Umbrage kills and chills

Maybe they were just cranky because they didn’t get much sleep Wednesday night after what was the state senate’s first-ever interactive filibuster. *

Whatever the reason, I’ve seen the state senate in a lot of moods in the years I’ve covered it but I don’t think I’ve ever seen it in the killing mood it was in on Thursday morning.

Senators who have been complaining that Governor Nixon doesn’t communicate with them about appointments–some say he has even appointed people the senators have repeatedly warned him not to appoint–or who complain that he has loaded bipartisan commissions with Democrats claiming to be independents instead of appointing Republicans, or  that he has left commissions like conservation and transportation geographically unbalanced got in their licks.

In about an hour and a half the senate killed two appointments and forced the withdrawal of four others before the senate could vote to kill them, too..  Hours earlier, senate leader Rob Mayer had let it be known the senate would not be considering the nomination of Jason Hale as economic development department director, forcing his resignation before the senate would kill his nomination.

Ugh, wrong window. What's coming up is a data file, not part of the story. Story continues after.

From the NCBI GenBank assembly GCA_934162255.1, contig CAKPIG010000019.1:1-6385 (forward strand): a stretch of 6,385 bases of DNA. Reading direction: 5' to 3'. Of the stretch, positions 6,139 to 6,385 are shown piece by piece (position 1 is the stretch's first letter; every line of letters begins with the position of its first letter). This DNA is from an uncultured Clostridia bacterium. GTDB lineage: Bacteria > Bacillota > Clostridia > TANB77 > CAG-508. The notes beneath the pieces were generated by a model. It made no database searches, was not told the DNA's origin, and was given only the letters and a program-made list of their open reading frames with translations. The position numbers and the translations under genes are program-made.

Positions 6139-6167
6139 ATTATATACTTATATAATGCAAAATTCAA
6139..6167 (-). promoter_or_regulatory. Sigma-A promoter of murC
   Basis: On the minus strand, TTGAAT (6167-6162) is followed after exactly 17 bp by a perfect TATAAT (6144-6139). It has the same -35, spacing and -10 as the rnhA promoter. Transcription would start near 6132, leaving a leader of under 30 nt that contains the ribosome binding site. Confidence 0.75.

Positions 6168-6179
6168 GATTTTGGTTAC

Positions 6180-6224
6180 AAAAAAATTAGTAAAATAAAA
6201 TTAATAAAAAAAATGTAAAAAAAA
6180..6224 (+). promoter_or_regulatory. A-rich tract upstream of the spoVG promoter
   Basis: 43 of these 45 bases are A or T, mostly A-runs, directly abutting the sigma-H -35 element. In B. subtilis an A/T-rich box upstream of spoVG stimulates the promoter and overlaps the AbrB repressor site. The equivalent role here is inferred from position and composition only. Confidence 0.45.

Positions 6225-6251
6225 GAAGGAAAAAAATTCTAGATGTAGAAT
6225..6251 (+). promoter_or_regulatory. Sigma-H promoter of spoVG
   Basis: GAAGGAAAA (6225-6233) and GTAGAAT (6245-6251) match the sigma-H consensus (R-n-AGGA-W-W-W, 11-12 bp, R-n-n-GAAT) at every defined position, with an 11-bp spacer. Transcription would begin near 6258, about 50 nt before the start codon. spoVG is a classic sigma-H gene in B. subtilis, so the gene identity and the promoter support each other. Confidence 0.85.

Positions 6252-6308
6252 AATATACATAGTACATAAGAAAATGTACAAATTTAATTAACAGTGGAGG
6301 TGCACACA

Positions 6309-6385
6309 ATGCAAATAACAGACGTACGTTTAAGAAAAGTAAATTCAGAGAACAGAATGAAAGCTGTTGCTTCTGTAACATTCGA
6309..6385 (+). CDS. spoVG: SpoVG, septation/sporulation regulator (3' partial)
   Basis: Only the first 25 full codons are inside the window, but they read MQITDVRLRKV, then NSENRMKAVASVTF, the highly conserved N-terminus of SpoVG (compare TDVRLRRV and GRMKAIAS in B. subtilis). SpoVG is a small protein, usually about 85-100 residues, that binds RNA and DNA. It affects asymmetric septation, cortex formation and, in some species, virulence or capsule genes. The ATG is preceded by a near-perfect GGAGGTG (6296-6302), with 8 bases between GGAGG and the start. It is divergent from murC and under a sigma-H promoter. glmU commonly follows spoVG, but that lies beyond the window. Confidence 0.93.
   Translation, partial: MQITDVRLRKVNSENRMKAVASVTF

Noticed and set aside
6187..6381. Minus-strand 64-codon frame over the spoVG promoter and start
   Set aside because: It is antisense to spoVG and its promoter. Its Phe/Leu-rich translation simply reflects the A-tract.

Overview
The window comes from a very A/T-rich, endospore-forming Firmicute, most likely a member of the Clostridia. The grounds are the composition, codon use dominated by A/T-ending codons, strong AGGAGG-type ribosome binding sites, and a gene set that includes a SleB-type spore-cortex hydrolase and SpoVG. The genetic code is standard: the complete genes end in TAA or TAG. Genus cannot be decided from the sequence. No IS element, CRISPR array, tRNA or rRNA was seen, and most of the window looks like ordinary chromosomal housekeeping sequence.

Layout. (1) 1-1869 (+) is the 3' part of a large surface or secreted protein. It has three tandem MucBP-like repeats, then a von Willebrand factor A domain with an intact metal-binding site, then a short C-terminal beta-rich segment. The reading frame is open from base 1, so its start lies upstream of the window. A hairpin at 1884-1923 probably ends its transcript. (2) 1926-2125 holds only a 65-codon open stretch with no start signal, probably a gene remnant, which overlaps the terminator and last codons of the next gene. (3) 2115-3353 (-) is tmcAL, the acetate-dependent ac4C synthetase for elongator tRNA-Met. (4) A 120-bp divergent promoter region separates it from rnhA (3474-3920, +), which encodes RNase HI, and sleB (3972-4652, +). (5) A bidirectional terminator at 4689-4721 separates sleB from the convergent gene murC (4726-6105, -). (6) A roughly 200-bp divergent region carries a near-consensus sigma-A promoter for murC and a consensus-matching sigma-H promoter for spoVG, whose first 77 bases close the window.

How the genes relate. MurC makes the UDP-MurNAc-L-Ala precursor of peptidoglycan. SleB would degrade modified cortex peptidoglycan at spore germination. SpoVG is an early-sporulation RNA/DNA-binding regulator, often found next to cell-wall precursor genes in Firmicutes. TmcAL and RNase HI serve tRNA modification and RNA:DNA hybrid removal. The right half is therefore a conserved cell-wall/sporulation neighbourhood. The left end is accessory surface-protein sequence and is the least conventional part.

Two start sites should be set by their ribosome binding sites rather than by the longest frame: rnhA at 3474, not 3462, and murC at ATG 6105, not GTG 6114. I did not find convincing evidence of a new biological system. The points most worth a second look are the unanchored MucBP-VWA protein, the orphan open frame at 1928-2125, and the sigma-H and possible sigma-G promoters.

Killing a nomination means that person can never, ever, be nominated by this or any other governor to that position again.

Some senators have accused Nixon of playing games with the appointment process.  Columbia attorney Craig Van Matre is an example of what they were talking about.  But it wasn’t that part of the Van Matre experience that led the senate to kill his nomination as a University of Missouri curator.  It was some things he had said.

Van Matre was nominated to the board of curators last year.  But the governor withdrew the nomination when it could not be confirmed.  After the legislature left last spring, he made Van Matre an interim appointment.  But when confirmation wasn’t likely in September, the governor withdrew the appointment.  He appointed van Matre a third time after the special/veto session ended.

What made the bile rise in Republican throats, however, was some things Van Matre said in articles in the Columbia Daily Tribune.  St. Louis Senator Jim Lembke referred to some of the comments during the debate, taking umbrage with Van Matre’s allegation that Republicans are “religious zealots”  controlled by Missouri Right to Life.

Lembke called the senate’s attention to the first amendment to Missouri’s constitution which, like the first amendment of the federal constitution guarantees freedom of speech.  Missouri’s constitution-writers back in 1944-45, however, felt they could improve on what the founding fathers said so simply.  Here’s Missouri’s first amendment:

That no law shall be passed impairing the freedom of speech, no matter by what means communicated: that every person shall be free to say, write or publish, or otherwise communicate whatever he will on any subject, being responsible for all abuses of that liberty; and that in all suits and prosecutions for libel or slander the truth thereof may be given in evidence; and in suits and prosecutions for libel the jury, under the direction of the court, shall determine the law and the facts.